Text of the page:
Posts By Matt Wilhalme
Wyoming Hydroponic Tower Co. Seeks to Facilitate Sustainable Food Production and Make Farming Less ExpensiveFebruary 6, 2012 | Matt Wilhalme
Nate Storey and business partner Paul Bennick want to make farming more efficient, sustainable and affordable for the private and commercial greenhouse grower. To do so, the partners founded Bright AgroTech, LLC, a mission driven company that develops modular hydroponic production towers to not only increase production in hydroponic and aquaponic systems, but also facilitate sustainable food production.
“We got into it to make farming less expensive,” Storey says.
The product that Storey, a PhD candidate in agronomy at the University of Wyoming, along with Bennick, a Wyoming Army National Guardsmen who served two tours in Iraq and grew up on a ranch, developed to reduce costs is called the ZipGrow Tower™.
On the Westside of Los Angeles, in the Mar Vista district, urban farming organization, EVO Farm, is utilizing aquaponics to create a replicable and sustainable farming model that will facilitate the creation of a network of local urban farms that grow and distribute produce that exceeds organic standards.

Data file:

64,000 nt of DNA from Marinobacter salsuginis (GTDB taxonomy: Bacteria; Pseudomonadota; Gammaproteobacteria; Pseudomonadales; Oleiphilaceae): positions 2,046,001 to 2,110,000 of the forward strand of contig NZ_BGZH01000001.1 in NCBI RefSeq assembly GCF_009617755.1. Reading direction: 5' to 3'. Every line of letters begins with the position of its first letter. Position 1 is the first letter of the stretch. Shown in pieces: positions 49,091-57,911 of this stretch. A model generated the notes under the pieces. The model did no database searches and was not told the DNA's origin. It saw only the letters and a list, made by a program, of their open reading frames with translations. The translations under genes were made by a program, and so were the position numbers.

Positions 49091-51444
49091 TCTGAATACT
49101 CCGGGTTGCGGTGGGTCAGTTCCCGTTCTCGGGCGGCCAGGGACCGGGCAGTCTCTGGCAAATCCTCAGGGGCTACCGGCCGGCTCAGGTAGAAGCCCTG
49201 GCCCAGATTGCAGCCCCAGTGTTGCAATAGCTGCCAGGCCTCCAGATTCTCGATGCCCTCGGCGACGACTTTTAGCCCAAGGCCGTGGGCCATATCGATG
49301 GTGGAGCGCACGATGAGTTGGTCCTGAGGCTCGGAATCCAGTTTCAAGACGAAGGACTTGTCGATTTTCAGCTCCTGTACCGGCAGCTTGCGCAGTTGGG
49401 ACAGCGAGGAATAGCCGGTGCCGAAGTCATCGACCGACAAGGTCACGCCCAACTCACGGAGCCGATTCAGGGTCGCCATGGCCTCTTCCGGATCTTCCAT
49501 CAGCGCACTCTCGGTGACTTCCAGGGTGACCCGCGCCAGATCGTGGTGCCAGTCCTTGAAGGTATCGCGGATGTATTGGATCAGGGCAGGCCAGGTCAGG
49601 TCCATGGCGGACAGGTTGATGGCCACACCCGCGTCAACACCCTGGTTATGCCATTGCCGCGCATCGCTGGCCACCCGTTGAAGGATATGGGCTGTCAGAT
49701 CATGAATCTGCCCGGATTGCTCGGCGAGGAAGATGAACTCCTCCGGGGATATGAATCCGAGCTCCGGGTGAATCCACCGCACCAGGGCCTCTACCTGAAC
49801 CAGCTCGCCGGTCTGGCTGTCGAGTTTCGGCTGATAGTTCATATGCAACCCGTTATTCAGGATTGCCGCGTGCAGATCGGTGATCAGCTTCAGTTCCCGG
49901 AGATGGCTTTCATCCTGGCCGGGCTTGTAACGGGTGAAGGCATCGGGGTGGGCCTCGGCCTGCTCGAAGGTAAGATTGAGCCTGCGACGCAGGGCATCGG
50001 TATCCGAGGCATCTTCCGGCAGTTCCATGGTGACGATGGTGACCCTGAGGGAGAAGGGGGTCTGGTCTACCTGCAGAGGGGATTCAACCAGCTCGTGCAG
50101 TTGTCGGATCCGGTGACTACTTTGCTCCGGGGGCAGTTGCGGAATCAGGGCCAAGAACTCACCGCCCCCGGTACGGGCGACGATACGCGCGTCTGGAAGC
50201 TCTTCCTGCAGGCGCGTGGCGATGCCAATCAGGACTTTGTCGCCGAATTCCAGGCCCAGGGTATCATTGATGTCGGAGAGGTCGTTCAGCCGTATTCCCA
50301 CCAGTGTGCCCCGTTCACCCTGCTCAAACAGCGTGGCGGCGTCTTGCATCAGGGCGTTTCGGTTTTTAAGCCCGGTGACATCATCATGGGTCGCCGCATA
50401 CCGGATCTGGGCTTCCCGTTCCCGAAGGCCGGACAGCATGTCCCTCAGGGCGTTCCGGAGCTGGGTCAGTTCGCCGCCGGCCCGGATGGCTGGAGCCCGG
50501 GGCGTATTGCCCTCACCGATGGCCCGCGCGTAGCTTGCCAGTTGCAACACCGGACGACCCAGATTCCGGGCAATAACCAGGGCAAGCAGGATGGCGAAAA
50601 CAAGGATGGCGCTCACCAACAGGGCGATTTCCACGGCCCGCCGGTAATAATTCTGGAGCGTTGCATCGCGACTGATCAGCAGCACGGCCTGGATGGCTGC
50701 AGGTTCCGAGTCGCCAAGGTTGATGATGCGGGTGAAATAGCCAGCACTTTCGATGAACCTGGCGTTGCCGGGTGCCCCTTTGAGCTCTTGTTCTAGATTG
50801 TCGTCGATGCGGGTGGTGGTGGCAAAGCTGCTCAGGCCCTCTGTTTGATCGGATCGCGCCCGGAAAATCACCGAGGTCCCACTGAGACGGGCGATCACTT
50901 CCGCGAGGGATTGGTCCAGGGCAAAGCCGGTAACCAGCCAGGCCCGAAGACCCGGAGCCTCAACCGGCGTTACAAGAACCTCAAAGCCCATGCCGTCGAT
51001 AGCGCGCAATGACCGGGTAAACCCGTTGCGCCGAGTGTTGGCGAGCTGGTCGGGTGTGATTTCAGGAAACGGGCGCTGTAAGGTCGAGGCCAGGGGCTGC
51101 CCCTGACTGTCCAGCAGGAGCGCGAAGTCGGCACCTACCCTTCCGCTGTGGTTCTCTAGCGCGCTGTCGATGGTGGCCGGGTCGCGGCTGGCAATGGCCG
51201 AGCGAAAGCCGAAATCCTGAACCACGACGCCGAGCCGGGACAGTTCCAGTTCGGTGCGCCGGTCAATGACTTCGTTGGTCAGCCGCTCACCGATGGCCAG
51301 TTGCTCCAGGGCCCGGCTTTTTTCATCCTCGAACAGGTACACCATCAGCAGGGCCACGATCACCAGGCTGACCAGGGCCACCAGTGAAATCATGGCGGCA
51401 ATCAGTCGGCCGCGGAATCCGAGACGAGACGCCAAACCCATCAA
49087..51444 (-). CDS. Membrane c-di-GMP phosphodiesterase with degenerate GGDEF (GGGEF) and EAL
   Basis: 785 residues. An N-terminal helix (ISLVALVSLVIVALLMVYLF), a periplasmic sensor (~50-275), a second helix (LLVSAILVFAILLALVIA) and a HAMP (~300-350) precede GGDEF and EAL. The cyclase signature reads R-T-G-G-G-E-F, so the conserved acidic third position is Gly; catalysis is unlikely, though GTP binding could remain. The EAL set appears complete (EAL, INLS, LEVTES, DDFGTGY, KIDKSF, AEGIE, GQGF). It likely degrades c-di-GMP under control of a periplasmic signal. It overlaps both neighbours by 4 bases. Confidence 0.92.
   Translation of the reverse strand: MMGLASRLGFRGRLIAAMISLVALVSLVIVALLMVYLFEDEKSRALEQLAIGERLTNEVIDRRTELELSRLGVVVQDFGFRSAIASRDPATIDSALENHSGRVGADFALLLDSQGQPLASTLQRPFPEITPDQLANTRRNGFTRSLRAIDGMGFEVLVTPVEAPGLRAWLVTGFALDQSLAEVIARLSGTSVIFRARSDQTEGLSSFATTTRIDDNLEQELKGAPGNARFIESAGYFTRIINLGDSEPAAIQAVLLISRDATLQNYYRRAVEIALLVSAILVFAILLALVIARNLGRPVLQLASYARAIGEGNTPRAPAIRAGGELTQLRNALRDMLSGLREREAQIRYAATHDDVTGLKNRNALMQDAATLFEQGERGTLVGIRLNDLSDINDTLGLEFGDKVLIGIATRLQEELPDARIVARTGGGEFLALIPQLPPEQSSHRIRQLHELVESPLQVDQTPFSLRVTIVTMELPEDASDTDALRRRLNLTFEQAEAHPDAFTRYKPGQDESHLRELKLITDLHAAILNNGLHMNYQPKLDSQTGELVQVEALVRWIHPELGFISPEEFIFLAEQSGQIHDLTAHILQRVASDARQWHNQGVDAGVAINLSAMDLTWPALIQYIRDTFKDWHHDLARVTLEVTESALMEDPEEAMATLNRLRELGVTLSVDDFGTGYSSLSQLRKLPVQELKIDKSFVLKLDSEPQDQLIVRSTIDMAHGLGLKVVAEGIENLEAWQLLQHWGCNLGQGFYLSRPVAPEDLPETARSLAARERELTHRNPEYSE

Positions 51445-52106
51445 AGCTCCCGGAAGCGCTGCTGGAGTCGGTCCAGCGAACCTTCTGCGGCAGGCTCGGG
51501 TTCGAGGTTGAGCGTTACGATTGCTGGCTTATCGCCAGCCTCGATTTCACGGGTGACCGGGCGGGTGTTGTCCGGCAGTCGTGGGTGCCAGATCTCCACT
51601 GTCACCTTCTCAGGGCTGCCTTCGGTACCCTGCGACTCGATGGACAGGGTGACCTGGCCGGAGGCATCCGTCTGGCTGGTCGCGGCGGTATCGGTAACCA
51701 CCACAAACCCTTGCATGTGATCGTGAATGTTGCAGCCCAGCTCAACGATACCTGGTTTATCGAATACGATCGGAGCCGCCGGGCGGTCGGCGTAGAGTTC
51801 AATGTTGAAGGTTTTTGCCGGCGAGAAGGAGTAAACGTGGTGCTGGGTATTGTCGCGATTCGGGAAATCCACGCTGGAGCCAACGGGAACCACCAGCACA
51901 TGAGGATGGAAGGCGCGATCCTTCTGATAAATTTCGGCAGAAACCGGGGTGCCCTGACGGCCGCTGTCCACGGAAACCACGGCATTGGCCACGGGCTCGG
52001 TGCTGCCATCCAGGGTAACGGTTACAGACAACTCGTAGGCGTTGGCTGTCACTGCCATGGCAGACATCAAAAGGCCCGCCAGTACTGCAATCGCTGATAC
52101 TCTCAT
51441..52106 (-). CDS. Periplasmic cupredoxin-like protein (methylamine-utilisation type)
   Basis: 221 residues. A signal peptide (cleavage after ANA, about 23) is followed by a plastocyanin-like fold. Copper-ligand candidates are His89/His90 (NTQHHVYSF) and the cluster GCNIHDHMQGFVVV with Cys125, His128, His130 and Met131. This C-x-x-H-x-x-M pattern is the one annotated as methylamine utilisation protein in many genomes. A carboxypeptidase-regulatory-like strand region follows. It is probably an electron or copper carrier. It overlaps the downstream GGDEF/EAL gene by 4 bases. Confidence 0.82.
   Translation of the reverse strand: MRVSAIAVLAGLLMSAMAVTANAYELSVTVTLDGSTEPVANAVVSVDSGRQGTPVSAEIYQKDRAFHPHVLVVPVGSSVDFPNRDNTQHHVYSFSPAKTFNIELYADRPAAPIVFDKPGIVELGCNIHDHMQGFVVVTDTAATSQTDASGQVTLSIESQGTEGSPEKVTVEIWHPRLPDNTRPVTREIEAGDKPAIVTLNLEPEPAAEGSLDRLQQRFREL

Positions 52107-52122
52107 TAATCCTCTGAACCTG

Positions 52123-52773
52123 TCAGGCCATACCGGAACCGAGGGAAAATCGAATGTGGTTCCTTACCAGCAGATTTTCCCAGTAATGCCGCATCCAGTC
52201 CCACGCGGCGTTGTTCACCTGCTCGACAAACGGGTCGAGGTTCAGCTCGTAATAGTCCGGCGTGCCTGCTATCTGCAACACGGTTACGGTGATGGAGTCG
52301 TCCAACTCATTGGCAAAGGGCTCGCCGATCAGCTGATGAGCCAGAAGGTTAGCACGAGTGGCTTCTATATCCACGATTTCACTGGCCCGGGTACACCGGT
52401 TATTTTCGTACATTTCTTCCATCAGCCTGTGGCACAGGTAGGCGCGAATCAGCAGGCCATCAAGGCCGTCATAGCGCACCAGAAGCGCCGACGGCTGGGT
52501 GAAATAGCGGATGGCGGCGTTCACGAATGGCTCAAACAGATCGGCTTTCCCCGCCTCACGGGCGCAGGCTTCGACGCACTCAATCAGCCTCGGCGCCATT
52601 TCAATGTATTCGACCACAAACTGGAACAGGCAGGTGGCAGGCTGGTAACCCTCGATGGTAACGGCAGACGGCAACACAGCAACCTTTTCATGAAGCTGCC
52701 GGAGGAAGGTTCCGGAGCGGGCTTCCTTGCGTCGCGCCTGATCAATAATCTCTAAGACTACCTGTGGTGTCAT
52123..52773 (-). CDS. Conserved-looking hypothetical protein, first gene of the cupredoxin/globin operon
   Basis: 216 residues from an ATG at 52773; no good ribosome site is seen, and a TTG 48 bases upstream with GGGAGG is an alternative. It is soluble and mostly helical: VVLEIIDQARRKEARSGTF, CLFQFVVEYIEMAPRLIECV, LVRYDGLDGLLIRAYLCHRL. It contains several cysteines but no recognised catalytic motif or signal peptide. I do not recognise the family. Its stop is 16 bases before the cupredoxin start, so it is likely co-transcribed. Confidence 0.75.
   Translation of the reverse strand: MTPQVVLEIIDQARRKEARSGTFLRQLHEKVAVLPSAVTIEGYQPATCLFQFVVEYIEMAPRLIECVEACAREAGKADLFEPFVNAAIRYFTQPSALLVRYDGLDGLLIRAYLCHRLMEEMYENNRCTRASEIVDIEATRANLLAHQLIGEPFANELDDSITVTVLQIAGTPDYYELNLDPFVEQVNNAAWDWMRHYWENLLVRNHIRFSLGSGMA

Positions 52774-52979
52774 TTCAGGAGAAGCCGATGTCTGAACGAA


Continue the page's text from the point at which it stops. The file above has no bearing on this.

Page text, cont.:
“Who would want a big giant farm in one place when you could have 100 farms in 100 places?” asks EVO Farm’s founder David Rosenstein.
According to Rosenstein, an urban aquaponic farm doesn’t necessarily require a lot of space. Rosenstein built what he calls a “suitcase-model,” which requires only as much space as a desktop computer.
To Create Sustainable Food System, FarmsReach Focuses on Tools to Help Farmers Streamline Business OperationsJanuary 4, 2012 | Matt Wilhalme
When FarmsReach launched in 2007 it sought to facilitate connections between farmers and buyers by focusing its efforts on resolving food distribution issues with an online portal to help local farmers get their produce into the hands of consumers and address the increasing demand for organic regionally grown food.
But after the product scaled to 26 states, at a time when founder Melanie Cheng expected these marketplaces to boom and locally grown produce to become available in more and more places, transactions and volumes decreased. The main problem, according to Cheng, wasn’t the venue or point of sale, it was the “pre-marketplace.”